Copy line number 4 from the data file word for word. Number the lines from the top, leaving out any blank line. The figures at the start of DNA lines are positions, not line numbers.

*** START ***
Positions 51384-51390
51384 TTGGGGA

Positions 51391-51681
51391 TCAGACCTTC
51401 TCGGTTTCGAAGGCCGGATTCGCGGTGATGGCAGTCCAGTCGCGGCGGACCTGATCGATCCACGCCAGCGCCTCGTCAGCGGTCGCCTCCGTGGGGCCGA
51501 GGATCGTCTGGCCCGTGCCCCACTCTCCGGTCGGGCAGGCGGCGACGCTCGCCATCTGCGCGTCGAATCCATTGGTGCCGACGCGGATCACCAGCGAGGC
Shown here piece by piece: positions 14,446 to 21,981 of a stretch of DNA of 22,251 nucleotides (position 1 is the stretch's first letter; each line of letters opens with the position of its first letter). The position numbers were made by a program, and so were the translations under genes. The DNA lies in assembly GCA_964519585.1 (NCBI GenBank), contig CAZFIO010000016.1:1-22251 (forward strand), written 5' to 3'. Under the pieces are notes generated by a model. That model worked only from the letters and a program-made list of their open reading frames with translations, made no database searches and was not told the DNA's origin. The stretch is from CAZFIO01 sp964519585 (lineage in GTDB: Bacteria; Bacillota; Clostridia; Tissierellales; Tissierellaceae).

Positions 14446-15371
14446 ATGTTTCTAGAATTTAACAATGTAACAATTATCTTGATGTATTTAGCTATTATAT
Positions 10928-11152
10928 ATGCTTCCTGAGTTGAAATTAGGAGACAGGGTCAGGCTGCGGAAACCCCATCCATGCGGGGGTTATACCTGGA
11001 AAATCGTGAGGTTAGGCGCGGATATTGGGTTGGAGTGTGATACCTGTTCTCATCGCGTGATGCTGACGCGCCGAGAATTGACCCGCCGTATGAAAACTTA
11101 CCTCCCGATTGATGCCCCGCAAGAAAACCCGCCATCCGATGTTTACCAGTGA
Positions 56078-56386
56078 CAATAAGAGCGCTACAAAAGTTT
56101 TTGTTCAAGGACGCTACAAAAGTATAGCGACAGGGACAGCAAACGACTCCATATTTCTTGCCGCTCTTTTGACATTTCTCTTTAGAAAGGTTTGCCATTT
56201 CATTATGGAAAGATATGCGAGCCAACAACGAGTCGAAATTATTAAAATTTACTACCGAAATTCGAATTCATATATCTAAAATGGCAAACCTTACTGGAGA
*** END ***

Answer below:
51391 TCAGACCTTC